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Suggestion for cosmology overview

  1. Nov 18, 2017 #1
    I was wondering if I could get suggestions for good general-background book on cosmology and the development/evolution of the universe. This is for myself, and I'll leave any more specifics to the topics open as I'd be look into whatever suggestions I receive. I'm a biophysicist, and back in undergrad (14 years ago, ack!) was a chemical physics major, with more of an emphasis in physics. I took modern physics and quantum back then, and remember it qualitatively if not quantitatively. I have a decent mathematical background, but this will be read during my down time and I probably won't want to be doing any hardcore derivations. :-) Thanks!

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  3. Nov 19, 2017 #2

    Wrichik Basu

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  4. Nov 19, 2017 #3


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    Liddle is a very accesible introduction :)
  5. Nov 19, 2017 #4


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    Try A. Liddle's 'An introduction to modern cosmology'.
    It's short and concise (mere ~200 pages). The mathematical part is kept relatively simple and notations are clear. Advanced physics background is not required, as general relativity is mostly avoided.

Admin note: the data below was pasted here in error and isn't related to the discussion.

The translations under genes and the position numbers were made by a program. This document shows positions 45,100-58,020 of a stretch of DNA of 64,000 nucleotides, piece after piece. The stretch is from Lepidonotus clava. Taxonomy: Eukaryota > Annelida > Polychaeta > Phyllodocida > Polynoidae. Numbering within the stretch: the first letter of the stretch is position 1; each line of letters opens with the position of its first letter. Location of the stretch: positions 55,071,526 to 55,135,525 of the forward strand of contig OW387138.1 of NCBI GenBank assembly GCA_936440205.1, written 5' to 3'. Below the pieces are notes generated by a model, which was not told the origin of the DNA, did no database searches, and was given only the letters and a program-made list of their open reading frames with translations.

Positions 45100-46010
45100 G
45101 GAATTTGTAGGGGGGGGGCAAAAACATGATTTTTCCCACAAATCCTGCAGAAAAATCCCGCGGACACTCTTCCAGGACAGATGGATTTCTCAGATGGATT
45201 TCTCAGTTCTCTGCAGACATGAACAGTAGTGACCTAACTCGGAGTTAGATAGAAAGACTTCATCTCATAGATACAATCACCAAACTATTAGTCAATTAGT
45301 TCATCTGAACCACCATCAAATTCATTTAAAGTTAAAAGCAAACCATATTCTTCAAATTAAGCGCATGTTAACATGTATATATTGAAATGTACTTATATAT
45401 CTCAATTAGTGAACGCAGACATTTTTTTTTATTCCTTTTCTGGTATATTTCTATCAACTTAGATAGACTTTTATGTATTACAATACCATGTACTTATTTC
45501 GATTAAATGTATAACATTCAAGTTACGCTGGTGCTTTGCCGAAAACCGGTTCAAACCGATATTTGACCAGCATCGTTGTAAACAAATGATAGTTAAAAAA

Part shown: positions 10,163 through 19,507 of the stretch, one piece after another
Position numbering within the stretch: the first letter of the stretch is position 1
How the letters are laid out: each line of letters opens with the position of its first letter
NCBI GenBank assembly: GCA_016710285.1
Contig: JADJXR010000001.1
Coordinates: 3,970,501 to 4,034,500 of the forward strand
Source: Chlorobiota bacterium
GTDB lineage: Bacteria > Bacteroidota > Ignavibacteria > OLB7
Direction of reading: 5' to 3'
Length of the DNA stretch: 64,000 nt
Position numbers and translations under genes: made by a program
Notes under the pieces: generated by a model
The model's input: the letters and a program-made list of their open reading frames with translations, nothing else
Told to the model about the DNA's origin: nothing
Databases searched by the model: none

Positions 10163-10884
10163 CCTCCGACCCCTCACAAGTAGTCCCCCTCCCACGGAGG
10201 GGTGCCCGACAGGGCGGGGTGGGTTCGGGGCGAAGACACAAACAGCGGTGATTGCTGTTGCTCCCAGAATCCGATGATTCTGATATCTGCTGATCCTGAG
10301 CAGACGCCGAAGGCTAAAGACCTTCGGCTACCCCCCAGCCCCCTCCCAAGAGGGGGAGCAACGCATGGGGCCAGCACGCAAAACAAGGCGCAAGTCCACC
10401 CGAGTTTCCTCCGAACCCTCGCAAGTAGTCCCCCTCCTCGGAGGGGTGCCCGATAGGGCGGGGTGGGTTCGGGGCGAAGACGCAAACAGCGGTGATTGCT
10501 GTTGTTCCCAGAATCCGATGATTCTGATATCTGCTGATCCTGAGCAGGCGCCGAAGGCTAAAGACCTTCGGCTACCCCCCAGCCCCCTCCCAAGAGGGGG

In a pinch, you can even skim over the equations, and still retain reasonably good qualitative understanding of the material - although with your background that should not be a problem.

    Another tentative recommendation is J. Silk's 'Big Bang'. I've only read it in fragments, hence the 'tentative' qualifier. From what I've seen, though, it has a much broader scope, including topics on localised evolution (stars, galaxies). Although technically a textbook, it is much more words than equations, the latter being relegated to appendices - it is arguably a better choice if you're looking for a more casual read, closer to what a popular science book would give you.
  6. Nov 20, 2017 #5


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    I recommend M. Lachieze-Rey, Cosmology: A First Course
  7. Nov 20, 2017 #6
    Amazon review says the book is quite outdated. Is it?
  8. Nov 21, 2017 #7


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    It is written in 1992, so it does not discuss the most recent observational data such as accelerated expansion and dark energy. But it does not contain claims which today would be considered wrong, and theoretical concepts considered there are not outdated at all.
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